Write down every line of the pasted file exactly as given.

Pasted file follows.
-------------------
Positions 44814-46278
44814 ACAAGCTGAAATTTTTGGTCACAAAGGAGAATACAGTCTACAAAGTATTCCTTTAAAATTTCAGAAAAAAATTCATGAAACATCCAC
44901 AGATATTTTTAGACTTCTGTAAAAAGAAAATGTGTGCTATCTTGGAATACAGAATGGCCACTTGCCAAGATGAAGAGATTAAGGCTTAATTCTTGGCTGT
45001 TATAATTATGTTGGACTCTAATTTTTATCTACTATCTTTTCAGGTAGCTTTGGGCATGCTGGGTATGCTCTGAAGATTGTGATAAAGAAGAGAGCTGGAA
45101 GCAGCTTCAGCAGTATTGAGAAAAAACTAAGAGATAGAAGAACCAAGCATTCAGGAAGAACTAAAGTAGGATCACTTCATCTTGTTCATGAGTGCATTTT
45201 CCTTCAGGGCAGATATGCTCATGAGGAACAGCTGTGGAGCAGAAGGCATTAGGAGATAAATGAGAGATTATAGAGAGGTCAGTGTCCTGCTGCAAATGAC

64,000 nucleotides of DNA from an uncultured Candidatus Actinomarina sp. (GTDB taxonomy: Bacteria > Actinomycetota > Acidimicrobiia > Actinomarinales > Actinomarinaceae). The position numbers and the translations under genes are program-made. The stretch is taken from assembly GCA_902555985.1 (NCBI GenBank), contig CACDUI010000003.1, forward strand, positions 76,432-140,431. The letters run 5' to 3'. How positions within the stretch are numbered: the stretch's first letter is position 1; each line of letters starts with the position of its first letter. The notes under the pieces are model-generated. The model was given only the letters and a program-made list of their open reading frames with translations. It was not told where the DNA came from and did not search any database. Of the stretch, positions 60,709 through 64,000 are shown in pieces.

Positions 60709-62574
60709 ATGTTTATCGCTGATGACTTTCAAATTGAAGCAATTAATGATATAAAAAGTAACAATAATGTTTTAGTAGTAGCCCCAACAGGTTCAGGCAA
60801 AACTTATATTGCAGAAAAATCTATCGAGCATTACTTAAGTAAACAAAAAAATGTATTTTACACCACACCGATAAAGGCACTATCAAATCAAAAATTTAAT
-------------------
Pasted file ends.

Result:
Positions 44814-46278
44814 ACAAGCTGAAATTTTTGGTCACAAAGGAGAATACAGTCTACAAAGTATTCCTTTAAAATTTCAGAAAAAAATTCATGAAACATCCAC
44901 AGATATTTTTAGACTTCTGTAAAAAGAAAATGTGTGCTATCTTGGAATACAGAATGGCCACTTGCCAAGATGAAGAGATTAAGGCTTAATTCTTGGCTGT
45001 TATAATTATGTTGGACTCTAATTTTTATCTACTATCTTTTCAGGTAGCTTTGGGCATGCTGGGTATGCTCTGAAGATTGTGATAAAGAAGAGAGCTGGAA
45101 GCAGCTTCAGCAGTATTGAGAAAAAACTAAGAGATAGAAGAACCAAGCATTCAGGAAGAACTAAAGTAGGATCACTTCATCTTGTTCATGAGTGCATTTT
45201 CCTTCAGGGCAGATATGCTCATGAGGAACAGCTGTGGAGCAGAAGGCATTAGGAGATAAATGAGAGATTATAGAGAGGTCAGTGTCCTGCTGCAAATGAC

64,000 nucleotides of DNA from an uncultured Candidatus Actinomarina sp. (GTDB taxonomy: Bacteria > Actinomycetota > Acidimicrobiia > Actinomarinales > Actinomarinaceae). The position numbers and the translations under genes are program-made. The stretch is taken from assembly GCA_902555985.1 (NCBI GenBank), contig CACDUI010000003.1, forward strand, positions 76,432-140,431. The letters run 5' to 3'. How positions within the stretch are numbered: the stretch's first letter is position 1; each line of letters starts with the position of its first letter. The notes under the pieces are model-generated. The model was given only the letters and a program-made list of their open reading frames with translations. It was not told where the DNA came from and did not search any database. Of the stretch, positions 60,709 through 64,000 are shown in pieces.

Positions 60709-62574
60709 ATGTTTATCGCTGATGACTTTCAAATTGAAGCAATTAATGATATAAAAAGTAACAATAATGTTTTAGTAGTAGCCCCAACAGGTTCAGGCAA
60801 AACTTATATTGCAGAAAAATCTATCGAGCATTACTTAAGTAAACAAAAAAATGTATTTTACACCACACCGATAAAGGCACTATCAAATCAAAAATTTAAT